Stunned, I stood there in utter shock. As I stared at the letter, I thought for sure this was perhaps a bad joke, at best; or merely a mistake, at worst. Numbness enthralled me as my mind struggled to grasp the full implication of what my emotions were feeling in that moment: How will this change my life?
Have you ever held something in your hand that you knew would instantly alter the trajectory of your life?
Seventeen years ago today I held a letter in my hand that changed everything. It meant drastic changes were going to transpire without any warning. It would affect my professional career; my ability to do things that I once did seamlessly; and many other unforeseeable outcomes. It was a change that was forced upon me without my consent. And moving forward, it would severely limit choices available to me.
As I stood there, I reflected upon the oddity of the situation. My wife and I had just returned from a vacation at the Outer Banks in North Carolina. I drove the entire way home, roughly a four-and-a-half hour trip. The letter in my hand—courtesy of the Department of Motor Vehicles (DMV)—informed me that due to a failed eye examination two months prior, my driver license was revoked, effective June 1, 2004.
The day I read it was June 4, 2004. Never again would I be permitted to drive.
It was tough to swallow. All I could digest in that moment was the surreal fact that my life would never be the same again. That was clear as day, but it was extremely hard to stomach.
I reminisced on a distant memory from childhood. Often my parents would force me to swallow the nasty pink Pepto-Bismol whenever I was sick. For a while I put up a fight, but eventually they won. I stubbornly relented. Though I did not like it one bit, I surrendered.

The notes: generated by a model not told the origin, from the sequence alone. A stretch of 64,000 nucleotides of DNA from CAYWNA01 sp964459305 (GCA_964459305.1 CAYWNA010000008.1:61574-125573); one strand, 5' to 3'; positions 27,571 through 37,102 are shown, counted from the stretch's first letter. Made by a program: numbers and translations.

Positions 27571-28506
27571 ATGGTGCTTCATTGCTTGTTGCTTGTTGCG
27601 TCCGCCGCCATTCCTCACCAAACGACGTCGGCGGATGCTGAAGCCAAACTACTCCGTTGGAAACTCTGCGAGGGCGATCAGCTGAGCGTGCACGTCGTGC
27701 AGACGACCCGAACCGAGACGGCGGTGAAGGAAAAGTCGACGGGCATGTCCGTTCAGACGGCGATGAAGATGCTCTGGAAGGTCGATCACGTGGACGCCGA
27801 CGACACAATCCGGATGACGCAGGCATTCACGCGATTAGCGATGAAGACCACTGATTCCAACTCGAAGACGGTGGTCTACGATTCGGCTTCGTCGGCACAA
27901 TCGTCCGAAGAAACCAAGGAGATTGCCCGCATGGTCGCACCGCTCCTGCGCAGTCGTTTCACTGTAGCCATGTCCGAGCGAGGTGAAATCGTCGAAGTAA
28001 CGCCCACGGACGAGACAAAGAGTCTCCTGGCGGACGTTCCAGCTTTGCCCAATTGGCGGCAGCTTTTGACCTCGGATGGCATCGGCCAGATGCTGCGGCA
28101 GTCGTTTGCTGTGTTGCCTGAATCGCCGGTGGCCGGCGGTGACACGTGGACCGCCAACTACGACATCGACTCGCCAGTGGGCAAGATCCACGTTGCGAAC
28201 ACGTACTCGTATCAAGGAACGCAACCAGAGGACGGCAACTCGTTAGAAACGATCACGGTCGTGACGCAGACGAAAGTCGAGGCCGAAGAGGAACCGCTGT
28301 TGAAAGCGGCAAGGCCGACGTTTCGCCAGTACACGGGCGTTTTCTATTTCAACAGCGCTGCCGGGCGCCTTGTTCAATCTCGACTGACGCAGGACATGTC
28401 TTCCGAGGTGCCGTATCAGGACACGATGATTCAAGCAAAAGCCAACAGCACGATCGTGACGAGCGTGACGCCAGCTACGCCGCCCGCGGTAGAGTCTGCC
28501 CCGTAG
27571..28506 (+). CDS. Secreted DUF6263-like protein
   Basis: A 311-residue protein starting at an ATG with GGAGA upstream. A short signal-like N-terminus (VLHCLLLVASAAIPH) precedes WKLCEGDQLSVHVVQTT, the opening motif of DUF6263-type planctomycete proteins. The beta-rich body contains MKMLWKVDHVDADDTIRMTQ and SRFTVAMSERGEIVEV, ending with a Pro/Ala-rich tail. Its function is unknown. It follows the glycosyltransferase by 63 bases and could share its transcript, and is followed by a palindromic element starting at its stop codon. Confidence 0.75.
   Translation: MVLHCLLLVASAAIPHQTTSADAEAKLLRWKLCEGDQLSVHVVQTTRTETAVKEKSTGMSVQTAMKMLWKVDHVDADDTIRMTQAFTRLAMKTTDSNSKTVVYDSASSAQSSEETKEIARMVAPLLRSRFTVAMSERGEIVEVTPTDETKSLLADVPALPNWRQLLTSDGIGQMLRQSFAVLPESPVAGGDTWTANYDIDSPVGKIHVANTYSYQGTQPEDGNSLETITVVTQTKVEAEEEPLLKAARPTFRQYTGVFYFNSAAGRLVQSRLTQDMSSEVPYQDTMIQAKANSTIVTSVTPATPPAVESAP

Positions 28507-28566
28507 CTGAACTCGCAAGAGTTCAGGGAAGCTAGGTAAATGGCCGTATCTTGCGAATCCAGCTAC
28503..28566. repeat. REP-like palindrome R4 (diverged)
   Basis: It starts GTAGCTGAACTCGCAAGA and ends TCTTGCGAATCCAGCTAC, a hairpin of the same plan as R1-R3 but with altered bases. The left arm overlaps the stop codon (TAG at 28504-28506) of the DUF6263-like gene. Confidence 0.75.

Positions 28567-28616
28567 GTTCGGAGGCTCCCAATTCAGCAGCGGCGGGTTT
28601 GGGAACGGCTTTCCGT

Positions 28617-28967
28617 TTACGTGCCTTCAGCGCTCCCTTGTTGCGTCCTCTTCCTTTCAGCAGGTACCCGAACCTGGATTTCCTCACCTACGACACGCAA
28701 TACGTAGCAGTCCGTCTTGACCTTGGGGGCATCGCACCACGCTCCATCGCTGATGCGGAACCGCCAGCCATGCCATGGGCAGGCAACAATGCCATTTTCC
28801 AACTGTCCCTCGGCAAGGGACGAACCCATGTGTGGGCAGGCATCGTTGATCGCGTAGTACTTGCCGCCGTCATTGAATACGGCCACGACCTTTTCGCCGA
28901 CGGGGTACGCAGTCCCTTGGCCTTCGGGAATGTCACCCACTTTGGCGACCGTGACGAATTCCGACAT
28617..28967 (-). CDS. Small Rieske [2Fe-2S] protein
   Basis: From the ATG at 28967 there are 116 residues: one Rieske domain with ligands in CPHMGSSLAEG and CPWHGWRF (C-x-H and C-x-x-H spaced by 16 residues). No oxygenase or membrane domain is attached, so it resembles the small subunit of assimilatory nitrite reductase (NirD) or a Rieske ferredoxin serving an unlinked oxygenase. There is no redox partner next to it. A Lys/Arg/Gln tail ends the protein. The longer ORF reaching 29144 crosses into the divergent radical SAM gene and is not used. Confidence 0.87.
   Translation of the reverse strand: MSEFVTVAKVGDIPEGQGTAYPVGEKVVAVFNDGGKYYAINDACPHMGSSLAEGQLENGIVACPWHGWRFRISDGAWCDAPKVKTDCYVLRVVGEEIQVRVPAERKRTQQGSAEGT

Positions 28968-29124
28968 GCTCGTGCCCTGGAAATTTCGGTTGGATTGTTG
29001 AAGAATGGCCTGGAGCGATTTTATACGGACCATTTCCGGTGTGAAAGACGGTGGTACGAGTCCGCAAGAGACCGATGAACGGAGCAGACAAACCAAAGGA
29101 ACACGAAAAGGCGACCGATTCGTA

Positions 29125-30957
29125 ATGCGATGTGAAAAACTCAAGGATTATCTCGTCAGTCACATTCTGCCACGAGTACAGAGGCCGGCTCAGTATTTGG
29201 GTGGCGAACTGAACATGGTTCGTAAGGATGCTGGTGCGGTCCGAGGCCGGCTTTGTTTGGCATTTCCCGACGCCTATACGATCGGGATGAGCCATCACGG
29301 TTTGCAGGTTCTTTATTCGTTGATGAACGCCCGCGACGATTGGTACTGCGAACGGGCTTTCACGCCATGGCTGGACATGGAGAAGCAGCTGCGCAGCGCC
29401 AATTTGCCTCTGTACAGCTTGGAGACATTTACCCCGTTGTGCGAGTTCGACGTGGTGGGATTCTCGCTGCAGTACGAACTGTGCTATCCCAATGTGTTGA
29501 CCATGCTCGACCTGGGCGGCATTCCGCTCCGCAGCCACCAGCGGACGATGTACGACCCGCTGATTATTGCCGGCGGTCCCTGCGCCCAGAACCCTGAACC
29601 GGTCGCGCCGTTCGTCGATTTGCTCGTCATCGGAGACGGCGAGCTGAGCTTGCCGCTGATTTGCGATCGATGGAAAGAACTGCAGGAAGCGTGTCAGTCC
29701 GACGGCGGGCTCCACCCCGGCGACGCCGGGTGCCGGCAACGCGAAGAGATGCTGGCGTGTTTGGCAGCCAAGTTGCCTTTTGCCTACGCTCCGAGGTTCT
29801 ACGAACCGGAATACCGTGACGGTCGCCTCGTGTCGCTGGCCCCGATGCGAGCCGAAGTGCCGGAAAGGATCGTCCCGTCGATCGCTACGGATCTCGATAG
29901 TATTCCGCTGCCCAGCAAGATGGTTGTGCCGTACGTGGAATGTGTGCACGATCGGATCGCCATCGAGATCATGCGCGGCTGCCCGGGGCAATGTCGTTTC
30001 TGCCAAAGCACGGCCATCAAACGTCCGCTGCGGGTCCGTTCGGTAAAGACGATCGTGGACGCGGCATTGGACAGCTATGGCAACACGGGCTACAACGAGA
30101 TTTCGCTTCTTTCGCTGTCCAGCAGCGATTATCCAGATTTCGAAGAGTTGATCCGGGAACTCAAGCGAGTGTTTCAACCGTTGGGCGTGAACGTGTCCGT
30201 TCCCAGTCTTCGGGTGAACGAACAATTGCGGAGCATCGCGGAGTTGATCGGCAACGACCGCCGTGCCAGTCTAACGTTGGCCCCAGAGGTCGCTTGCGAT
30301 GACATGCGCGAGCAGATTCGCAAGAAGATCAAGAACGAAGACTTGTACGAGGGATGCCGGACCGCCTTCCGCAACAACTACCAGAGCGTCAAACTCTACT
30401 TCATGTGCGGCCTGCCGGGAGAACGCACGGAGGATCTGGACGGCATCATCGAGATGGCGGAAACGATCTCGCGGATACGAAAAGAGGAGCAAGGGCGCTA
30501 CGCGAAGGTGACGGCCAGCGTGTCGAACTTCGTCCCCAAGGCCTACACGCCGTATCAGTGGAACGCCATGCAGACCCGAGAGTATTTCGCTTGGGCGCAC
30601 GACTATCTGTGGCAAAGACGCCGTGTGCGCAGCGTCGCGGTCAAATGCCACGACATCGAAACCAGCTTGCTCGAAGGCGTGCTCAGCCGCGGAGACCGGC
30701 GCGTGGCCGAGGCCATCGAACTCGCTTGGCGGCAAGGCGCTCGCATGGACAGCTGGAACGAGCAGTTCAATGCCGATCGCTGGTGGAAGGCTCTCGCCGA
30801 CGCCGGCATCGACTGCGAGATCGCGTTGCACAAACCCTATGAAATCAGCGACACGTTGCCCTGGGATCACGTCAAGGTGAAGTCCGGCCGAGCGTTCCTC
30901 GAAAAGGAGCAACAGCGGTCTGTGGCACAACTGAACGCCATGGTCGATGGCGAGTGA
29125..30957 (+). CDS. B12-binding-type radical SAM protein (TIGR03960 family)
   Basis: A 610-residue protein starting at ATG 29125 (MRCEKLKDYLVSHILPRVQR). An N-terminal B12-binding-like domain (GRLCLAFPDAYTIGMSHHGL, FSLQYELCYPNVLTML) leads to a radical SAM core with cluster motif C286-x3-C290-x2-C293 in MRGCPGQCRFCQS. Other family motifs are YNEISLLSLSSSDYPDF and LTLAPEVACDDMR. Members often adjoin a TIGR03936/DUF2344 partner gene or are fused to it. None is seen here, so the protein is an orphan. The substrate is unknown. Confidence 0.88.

The yucky stuff was necessary to recover.
Likewise, I had to acknowledge the reality of the moment. I didn’t have to like it. I didn’t have to agree with it. I didn’t even have to answer the question, “Why me?” But I had to acknowledge that it was out of my control; and that I could only control the choices that were available to me in that moment. The first choice in that moment was to surrender this to the Lord. Then proceed. Even if the limited choices at hand were extremely distasteful. Little steps in the hands of God can go a long ways even with limited choices at one’s disposal.
I could not waste time fighting against this abrupt change of a revoked license; rather, I had to preserve my energies to fight to become the man whom God had called me to become even in the midst of the adversity at hand.
We all have choices. We all have adversity. The choices we make in the throes of adversity is what makes all the difference in our lives.
Seventeen years later, my heart marvels at the goodness of God. Those of us diagnosed with Usher Syndrome, a blind-deaf genetic disorder certainly understand what it means to go through the “valley of the shadow of death” (Ps. 23:4) as we grope through life with severe limitations. However, we all have adversity in life.
Perhaps you are going through a difficult stretch of life where the lurking shadows haunt you incessantly with fear. Though your eyes may be perfectly fine, possibly you find yourself unable to see even what steps to take amidst the taunt of stress and anxieties. However, dark it may be, I want to point you to the promise of Psalm 23:4: “Even though I walk through the valley of the shadow of death, I will fear no evil, for you are with me; your rod and your staff, they comfort me.” Jesus Christ the Good Shepherd is there with you in your darkest hour.
Will you surrender your life to the Lord Jesus Christ today? Will you allow the Good Shepherd to comfort you with his rod and staff? Determine right now to make a decision to keep the eyes of your heart fixated upon the One who looms larger than any shadow of death as you walk through the valley following the Good Shepherd.